The piece featured a delicate female dancer in a flamboyant dress, with a flowing skirt and open sleeves. Standing 9 feet 8 inches tall — one inch below the competition’s height limit — the piece was full of kinetic energy, conveying movement as the woman appeared to gracefully dance between several free-form arches that created a sense of space with the ice available.
“When we carve, even if it’s not a human figure, we still want to have an element of motion,” Bur said. “Anyone can take a template and cut out a shape, but to bring that to the third dimension and add the feeling of motion — that’s where you engage the viewer.”
Another example is a piece they created in Alaska. Originally they had planned to do Cinderella’s carriage, but when the ice turned out thinner than expected, Bur and Wakar did the next most logical thing — a praying mantis. Naturally.
The piece was composed of many parts, a number of them carved separately and lodged or frozen into place. The arms and claws, which appear to clench and unclench with barely restrained power, were slotted into notches on the torso in the main ice block; the antenna, meanwhile, were fitted into holes in the head.
“There’s almost a natural, living property to ice, and we like to convey that,” Wakar said. “Every piece is original. Even if two sculptors choose a similar theme, like a swan, each piece is unique to the sculptor. Even piece to piece, very seldom do I do anything exactly like the one before.”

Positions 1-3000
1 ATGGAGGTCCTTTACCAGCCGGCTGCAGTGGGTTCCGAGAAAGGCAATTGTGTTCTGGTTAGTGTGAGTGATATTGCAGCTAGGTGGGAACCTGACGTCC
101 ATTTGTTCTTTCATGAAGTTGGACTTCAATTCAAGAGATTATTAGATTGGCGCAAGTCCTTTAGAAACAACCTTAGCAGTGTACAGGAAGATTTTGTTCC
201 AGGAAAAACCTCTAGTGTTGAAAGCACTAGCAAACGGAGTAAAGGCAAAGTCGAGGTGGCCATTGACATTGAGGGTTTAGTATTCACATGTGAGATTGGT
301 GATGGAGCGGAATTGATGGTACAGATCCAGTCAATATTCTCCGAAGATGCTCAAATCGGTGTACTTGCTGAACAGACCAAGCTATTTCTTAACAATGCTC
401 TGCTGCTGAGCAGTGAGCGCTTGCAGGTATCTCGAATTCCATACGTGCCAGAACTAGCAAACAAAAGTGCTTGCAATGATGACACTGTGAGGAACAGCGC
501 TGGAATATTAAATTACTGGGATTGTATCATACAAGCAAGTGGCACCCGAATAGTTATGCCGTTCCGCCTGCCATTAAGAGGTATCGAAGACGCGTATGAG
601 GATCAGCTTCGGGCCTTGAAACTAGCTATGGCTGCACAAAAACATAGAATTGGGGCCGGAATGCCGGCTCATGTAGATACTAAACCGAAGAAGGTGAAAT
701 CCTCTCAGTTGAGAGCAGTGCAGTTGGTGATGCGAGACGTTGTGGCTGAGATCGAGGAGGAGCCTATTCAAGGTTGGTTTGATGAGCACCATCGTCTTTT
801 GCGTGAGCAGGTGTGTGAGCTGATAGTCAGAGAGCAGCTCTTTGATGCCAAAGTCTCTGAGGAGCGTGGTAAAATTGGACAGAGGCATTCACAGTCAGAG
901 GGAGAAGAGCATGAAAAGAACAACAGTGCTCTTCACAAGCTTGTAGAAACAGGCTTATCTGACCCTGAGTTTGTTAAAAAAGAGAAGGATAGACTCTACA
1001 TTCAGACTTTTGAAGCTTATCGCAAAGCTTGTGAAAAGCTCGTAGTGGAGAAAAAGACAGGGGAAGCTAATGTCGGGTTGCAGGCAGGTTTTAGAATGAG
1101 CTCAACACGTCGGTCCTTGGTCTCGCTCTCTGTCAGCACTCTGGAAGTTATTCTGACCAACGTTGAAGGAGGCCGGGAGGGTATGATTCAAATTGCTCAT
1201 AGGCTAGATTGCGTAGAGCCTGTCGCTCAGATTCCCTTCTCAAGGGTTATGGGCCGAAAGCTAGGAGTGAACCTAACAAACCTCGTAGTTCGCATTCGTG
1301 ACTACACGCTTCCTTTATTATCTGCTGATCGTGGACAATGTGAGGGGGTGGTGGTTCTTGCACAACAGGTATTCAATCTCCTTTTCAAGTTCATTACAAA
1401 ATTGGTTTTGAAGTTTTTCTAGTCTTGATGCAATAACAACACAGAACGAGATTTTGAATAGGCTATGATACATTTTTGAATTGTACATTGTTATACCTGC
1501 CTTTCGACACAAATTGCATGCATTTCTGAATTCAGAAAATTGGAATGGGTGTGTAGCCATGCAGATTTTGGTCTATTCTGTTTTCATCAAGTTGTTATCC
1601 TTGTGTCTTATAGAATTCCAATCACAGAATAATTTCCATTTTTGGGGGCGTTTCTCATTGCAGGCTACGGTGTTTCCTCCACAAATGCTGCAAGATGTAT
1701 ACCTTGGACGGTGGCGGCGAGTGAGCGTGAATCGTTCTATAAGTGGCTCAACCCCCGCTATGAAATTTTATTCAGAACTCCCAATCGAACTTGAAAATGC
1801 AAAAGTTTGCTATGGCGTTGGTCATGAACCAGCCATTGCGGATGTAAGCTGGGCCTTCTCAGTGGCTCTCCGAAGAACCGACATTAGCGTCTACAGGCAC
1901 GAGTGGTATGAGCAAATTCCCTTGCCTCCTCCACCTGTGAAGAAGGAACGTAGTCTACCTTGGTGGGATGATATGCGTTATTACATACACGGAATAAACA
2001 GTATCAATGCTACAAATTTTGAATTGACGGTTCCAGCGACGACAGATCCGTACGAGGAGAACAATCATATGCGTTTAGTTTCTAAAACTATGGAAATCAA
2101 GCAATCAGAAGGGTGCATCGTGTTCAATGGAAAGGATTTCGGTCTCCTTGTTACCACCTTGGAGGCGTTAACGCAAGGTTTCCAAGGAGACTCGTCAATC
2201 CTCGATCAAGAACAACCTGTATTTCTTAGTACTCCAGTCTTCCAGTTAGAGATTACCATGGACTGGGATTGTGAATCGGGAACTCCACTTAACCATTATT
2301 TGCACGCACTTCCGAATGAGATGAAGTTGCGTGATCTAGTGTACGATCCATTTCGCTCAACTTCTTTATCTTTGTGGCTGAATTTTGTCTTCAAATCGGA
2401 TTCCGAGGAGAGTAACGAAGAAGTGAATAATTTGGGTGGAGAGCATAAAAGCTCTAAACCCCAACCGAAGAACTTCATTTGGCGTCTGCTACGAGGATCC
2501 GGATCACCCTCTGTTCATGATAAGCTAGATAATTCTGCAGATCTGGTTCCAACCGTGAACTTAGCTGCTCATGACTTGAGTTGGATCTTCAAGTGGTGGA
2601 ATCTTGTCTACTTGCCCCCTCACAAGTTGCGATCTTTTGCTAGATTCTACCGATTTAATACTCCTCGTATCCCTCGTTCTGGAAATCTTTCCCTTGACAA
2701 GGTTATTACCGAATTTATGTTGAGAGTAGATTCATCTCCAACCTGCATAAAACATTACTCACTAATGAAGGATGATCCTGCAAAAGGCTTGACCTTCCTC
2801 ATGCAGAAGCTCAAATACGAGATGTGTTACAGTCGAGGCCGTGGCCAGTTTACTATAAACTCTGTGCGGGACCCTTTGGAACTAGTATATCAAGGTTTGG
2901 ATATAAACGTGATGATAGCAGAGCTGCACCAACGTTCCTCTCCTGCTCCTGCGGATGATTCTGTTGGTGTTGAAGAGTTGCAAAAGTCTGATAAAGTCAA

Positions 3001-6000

Bur and Wakar pay close attention to each piece from all four sides, all of which are fair game in competitive judging. They work on the top of the piece as well, since some judges will climb a ladder to get a view from above.
At the end of the day, the ice melts and turns back to water — an eventuality every ice carver must accept.
“My brother-in-law (Wakar) looks at it like a floral arrangement: beautiful when you put them together, and then they slowly wilt and change and reach a point where they’re no longer functional, and you throw them away,” Bur said. “My view is simpler: You can’t keep them forever.”
This has its advantages if you sell ice sculptures for a living, he said. Unlike a painting that is bought once and stuck on a wall forever, ice sculptures are disposable art that people will buy again and again.
Bur and Wakar believe ice carving is picking up traction as a competitive outdoor sport and gaining appreciation as an art form. In the last 25 years, more and more cities have been including ice carving in their winter activities to generate foot traffic in towns and help businesses after the Christmas rush.
“I think some places were looking to bring people back out of that cabin-fever state, to come out for hot chocolate and see the town,” Wakar said.
It helps the carvers avoid cabin fever, themselves.
“It does require a certain level of fortitude to stay out in the cold for hours,” Bur said, “but on the flip side, I love that cold, fresh air, and in the winter when people find themselves holed up at home, for me it’s my completely unique way to get my hands dirty, express myself artistically, and be outside at the same time.”
And though ice carving requires patience and practice to master, it’s more accessible than one may think — and more rewarding.
“It creates a true icebreaker — pun intended — in conversing with people,” Bur said, “and for any artists looking for a unique medium, it’s a phenomenal extension.”
For more information about Frozen Images, visit www.frozenimages.net.